The present work was created during an important period of Freud’s career: as the new millennium dawned, Freud approached his eightieth birthday as one of contemporary art’s most celebrated painters, and it was at this time that he first met Julie. She had previously dated the brother of Sue Tilley—the benefits supervisor affectionately known as “Big Sue”—and had expressed her desire to meet the artist. Sue had been a central figure in Freud’s explorations of the personal, the private and the exposed reality of the everyday, and Julie may be seen as her successor in this regard. This was also a time of personal significance for Freud, who had recently made contact with Freddy, his son with his former lover Jacquetta Eliot. Julie and Freddy sat side by side on the same makeshift bed in After Cézanne, a loose homage to Paul Cézanne’s Afternoon in Naples. It was following this work that Julie’s boyfriend Martin, an aspiring actor, was invited to sit alongside her. Unlike the deliberately staged tableau of After Cézanne, Julie and Martin is imbued with a greater sense of emotive authenticity—a moment of intimacy born of a real-life relationship. Yet, as with so many of Freud’s greatest works, both examples are pervaded by the same sense of timelessness. Reflective of the long period over which Freud completed the work, days and hours seem to dissolve in Julie and Martin. Isolated from time and space, the figures are preserved forever in their secluded world of peaceful repose. “His pictures are infused with the most extraordinary sense of duration,” writes Sebastian Smee. “He articulates the intimacy and sometimes the estrangement of a unique mode of paying attention to people” (S. Smee, “Lucian Freud 1996-2005,” in M. Holborn (ed.), Lucian Freud 1996-2005, London 2005, p. 5).
Julie and Martin represents an exceptional example of Freud’s desire to capture the existential reality of his subjects. Set against the bare backdrop of his studio, Freud’s presentation of the young couple does not concern itself with biographical detail; rather, they appear before the viewer as eternal examples of human intimacy. As Smee has written, “This perhaps, is Freud’s great contribution to the ‘idea’ of portraiture: it is not so much about ‘penetrating character’ or illustrating personality traits; it is about the strongest possible presentation of a specific human presence. And bound up in that is an understanding of other people’s privacy, their essential solitude. ‘I paint people not because of what they are like, not exactly in spite of what they are like, but how they happen to be,’ he has said. Although they are notorious for being among the most candid portraits ever painted, Freud’s portraits do not presume to know their subjects definitively (how could they, when so many of them are asleep, or have averted, vacant eyes?) Instead, they do something far more subversive and, in the end, moving. Even as he scrutinizes his models with the utmost intensity, Freud powerfully registers their unknowability. In doing so, he grants them a depth of human freedom; this in turn provokes an impulse in the viewer to accord them a genuine, a believable reality” (S. Smee, “Lucian Freud 1996-2005”, in M. Holborn (ed.), Lucian Freud 1996-2005, London 2005, p. 7). Julie and Martin is a direct product of this unique painterly approach: a portrait of supremely real humanity.
Julie Radford was working for a local council in north London when she sat for a total of four paintings by Lucian Freud. Here, she explains what it was like to sit for one of the world’s foremost painters.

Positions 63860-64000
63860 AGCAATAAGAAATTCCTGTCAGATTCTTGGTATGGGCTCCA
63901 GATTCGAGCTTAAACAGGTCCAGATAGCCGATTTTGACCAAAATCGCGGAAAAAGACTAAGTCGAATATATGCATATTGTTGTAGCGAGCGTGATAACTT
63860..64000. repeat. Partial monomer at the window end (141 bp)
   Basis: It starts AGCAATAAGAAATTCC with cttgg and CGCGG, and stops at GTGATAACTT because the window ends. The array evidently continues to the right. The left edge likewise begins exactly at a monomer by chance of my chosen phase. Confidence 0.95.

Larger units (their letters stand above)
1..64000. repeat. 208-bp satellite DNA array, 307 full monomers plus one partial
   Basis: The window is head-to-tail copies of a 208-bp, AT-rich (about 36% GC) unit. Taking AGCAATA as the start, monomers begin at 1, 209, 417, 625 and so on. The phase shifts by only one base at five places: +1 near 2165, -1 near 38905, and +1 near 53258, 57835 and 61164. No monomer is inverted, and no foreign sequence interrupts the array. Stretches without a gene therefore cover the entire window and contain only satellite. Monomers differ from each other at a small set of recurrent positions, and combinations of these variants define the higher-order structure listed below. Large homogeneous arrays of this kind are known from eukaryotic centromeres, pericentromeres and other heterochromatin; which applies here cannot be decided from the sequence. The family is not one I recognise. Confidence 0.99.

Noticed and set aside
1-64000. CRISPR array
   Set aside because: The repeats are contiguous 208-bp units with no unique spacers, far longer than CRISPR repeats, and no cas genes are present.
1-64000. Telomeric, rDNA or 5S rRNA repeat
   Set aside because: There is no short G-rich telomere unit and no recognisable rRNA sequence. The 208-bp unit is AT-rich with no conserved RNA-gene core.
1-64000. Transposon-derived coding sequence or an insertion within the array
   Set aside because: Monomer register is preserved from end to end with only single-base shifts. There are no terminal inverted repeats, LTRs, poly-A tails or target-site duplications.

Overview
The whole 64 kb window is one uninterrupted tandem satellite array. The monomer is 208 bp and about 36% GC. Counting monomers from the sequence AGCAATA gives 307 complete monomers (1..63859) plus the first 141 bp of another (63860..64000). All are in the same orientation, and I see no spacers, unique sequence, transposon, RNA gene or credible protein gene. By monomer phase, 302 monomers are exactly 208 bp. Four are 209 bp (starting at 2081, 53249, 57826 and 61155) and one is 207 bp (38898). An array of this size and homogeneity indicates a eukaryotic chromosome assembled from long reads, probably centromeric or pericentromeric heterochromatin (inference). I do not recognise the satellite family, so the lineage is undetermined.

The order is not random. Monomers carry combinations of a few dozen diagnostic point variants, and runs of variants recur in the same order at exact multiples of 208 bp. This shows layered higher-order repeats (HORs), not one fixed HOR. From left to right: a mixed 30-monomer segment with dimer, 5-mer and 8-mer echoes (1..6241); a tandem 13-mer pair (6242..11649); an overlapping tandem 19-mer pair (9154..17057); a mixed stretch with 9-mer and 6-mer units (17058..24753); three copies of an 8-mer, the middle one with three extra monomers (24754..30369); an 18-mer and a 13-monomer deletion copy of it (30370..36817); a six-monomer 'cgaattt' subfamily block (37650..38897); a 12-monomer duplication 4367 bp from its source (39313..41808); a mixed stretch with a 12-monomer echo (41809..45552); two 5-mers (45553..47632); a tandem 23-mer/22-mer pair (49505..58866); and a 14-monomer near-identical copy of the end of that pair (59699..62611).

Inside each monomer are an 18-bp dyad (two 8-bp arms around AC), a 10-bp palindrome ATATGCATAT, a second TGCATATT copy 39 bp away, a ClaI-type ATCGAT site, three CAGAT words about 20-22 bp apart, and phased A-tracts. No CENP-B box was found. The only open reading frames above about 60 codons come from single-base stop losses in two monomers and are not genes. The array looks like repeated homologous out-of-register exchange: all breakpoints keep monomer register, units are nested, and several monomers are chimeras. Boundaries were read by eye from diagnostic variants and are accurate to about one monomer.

Christie’s: How did you meet Lucian Freud?
Julie Radford: I was friends with Sue Tilley [another of Freud’s sitters and the subject of his painting Benefits Supervisor Sleeping, 1995] and had mentioned that I would love to meet Lucian. I believe she described me and arranged for us to meet at Le Caprice for dinner. We got on well, although I was very nervous. He asked me to go back with him that night as he would like to paint me. Although he was very polite and I was incredibly excited by the thought I declined that night but said I would love to sit for him another time.
Christie’s: What were you doing at the time you met Freud?
Julie Radford: I was working with dementia sufferers at a local day center in north London. I was at 25 and having just been dumped by Sue’s brother, I jumped at the chance for some excitement! We arranged a sitting for the next day. I was so nervous I enjoyed a few glasses of his good champagne while he cooked for me and I built up the courage to sit or rather remove my clothes for someone I didn’t know! This was the start of Naked Portrait with Green Chair. Face Down came about as he had been on the phone for ages and came back to find me sleeping in that position, so when the first painting came to an end I was thrilled when he said he wanted to do another painting and would like me to lay in that position. It meant I could sleep!
Christie’s: Can you remember how Julie and Martin came about? Who was the other sitter?
Julie Radford: Martin was my boyfriend by that stage, I obviously spoke about him during previous sittings. I was madly in love at the time. Lucian heard about all my dates and nights out and was more than happy to give his opinion. I think he wanted to see what all the fuss was about! Martin wanted to be an actor so this was a good opportunity for him to go to college in the day and sit at night. Martin had told me he would rather keep his clothes on, so Lucian knew this and the expectation was that he would be wearing clothes. Lucian was more interested in us being in a natural and comfortable position than arranging things how he wanted them. I was lucky that way with all my pictures. This one was very comfortable actually and it was nice to have a bit of my gown covering me.